History and Development of Coronal Mass Ejections as a Key Player in Solar Terrestrial Relationship

Status Report From: e-Print archive
Posted: Wednesday, February 17, 2016

Nat Gopalswamy
(Submitted on 11 Feb 2016)

Coronal mass ejections (CMEs) are relatively a recently-discovered phenomenon, in 1971, some fifteen years into the Space Era. It took another two decades to realize that CMEs are the most important players in solar terrestrial relationship as the root cause of severe weather in Earth's space environment. CMEs are now counted among the major natural hazards because they cause large solar energetic particle (SEP) events and major geomagnetic storms, both of which pose danger to humans and their technology in space and ground. Geomagnetic storms discovered in the 1700s, solar flares discovered in the 1800s, and SEP events discovered in the1900s are all now found to be closely related to CMEs via various physical processes occurring at various locations in and around CMEs, when they interact with the ambient medium. This article identifies a number of key developments that preceded the discovery of white-light CMEs suggesting that CMEs were waiting to be discovered. The last two decades witnessed an explosion of CME research following the launch of the Solar and Heliospheric Observatory mission in 1995, resulting in the establishment of a full picture of CMEs.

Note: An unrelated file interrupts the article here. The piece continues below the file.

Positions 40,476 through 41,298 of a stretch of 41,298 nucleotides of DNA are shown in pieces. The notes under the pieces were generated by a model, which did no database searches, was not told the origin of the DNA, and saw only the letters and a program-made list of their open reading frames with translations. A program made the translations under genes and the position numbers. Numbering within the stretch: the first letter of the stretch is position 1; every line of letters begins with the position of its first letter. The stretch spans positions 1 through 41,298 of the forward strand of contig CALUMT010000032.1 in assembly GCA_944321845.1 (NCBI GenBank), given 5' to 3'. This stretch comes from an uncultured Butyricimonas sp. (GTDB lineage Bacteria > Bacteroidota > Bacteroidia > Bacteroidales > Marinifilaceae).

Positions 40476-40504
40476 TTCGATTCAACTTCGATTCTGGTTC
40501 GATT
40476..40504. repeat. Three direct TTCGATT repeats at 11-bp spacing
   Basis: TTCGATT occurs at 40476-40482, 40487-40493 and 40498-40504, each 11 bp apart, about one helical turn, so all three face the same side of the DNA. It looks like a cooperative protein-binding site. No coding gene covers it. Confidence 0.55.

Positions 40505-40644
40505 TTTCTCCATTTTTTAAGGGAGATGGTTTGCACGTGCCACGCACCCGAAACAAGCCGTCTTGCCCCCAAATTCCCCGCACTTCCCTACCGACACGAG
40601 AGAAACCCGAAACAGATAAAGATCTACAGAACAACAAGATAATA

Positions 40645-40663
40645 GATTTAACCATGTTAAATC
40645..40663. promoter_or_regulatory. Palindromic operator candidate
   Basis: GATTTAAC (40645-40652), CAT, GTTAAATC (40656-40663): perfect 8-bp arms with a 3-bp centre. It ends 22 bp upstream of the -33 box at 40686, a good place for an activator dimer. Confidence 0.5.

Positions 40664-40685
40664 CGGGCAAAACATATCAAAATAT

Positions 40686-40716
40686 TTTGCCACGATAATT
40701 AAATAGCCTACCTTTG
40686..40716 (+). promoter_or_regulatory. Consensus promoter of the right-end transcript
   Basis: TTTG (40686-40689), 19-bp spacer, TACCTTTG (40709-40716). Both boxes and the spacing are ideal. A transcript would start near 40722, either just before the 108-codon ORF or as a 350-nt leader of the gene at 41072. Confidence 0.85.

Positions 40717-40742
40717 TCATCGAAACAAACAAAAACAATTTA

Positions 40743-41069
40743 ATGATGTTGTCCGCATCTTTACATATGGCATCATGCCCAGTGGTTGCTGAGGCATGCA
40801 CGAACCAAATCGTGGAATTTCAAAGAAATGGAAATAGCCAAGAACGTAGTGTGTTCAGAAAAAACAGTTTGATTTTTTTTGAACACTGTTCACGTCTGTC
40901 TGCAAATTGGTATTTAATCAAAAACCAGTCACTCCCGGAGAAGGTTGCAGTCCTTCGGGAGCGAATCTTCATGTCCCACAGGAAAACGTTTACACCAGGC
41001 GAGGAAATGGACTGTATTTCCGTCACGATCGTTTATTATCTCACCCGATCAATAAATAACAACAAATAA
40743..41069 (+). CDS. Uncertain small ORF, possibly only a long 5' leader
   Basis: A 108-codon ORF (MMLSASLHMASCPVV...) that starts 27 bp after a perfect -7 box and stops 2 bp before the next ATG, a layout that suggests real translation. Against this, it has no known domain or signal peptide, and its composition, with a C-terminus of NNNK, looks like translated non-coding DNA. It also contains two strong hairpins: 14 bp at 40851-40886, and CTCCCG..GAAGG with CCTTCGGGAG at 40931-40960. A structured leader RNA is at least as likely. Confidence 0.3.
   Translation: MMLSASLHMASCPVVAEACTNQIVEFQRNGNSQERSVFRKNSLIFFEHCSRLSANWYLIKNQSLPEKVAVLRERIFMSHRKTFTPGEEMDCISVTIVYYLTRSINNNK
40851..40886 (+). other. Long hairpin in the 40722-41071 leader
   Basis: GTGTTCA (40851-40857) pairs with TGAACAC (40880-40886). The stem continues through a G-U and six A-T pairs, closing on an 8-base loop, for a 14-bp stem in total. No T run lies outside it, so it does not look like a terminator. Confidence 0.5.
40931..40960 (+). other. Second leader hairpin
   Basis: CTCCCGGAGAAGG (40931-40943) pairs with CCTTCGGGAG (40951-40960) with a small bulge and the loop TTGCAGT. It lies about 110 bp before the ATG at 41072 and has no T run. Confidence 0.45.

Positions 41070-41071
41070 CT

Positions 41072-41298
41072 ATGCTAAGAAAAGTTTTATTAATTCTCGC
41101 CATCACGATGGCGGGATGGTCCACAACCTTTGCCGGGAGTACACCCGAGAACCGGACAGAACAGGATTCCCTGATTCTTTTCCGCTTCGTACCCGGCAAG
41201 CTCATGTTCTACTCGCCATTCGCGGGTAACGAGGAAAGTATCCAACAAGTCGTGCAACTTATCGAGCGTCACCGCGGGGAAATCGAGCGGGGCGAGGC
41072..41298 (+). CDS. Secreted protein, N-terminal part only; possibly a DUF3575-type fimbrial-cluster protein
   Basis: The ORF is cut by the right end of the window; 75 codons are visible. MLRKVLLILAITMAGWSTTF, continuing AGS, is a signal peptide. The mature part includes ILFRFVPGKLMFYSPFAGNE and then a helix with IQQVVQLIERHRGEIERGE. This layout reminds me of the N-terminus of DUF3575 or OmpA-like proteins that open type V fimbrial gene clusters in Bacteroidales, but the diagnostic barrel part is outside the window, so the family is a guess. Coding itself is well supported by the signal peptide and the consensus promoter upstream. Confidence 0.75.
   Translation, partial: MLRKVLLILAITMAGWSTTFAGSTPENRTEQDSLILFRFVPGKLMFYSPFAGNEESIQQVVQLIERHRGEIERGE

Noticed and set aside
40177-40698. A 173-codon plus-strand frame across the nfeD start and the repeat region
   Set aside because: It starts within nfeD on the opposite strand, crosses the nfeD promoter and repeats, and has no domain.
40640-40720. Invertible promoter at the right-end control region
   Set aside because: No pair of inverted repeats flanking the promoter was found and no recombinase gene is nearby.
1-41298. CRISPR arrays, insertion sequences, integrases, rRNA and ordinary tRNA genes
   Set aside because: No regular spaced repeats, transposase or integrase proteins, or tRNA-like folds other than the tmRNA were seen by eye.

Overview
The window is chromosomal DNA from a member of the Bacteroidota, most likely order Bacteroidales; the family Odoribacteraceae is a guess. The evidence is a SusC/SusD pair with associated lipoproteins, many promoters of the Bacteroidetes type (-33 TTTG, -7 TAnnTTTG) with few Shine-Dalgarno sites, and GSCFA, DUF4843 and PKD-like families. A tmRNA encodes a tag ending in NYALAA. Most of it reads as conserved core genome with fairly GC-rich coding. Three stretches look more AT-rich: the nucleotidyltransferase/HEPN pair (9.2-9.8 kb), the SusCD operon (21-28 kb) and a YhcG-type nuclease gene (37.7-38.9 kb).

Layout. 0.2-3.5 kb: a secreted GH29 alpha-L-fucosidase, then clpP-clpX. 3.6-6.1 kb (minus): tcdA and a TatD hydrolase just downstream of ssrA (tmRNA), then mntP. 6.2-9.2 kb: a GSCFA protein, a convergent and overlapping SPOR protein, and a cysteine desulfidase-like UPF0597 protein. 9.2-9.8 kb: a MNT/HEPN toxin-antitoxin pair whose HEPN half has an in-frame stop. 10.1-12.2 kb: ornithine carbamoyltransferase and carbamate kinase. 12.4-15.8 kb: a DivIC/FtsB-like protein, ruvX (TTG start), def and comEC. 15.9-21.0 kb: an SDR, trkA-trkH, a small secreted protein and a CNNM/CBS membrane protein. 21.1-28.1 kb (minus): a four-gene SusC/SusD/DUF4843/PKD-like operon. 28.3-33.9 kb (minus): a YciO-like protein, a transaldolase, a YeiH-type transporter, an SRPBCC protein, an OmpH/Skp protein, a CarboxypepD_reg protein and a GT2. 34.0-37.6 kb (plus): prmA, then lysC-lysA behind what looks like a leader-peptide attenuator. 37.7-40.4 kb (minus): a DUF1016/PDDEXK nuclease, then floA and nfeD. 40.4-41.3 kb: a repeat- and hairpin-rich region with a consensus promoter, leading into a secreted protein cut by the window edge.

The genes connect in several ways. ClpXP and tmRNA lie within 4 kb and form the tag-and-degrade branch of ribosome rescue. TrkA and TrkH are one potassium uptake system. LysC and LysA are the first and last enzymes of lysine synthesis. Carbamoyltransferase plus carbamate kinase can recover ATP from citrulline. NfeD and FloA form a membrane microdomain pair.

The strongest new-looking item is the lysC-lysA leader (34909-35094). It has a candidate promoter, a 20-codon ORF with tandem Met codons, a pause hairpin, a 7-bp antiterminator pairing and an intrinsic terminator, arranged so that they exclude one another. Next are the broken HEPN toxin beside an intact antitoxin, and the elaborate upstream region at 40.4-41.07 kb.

Comments: 33 pages, 11 figures, accepted for publication in Geoscience Letters February 10, 2016
Subjects: Solar and Stellar Astrophysics (astro-ph.SR)
Cite as: arXiv:1602.03665 [astro-ph.SR]
(or arXiv:1602.03665v1 [astro-ph.SR] for this version)
Submission history
From: Nat Gopalswamy [view email]
[v1] Thu, 11 Feb 2016 10:28:29 GMT (1280kb)

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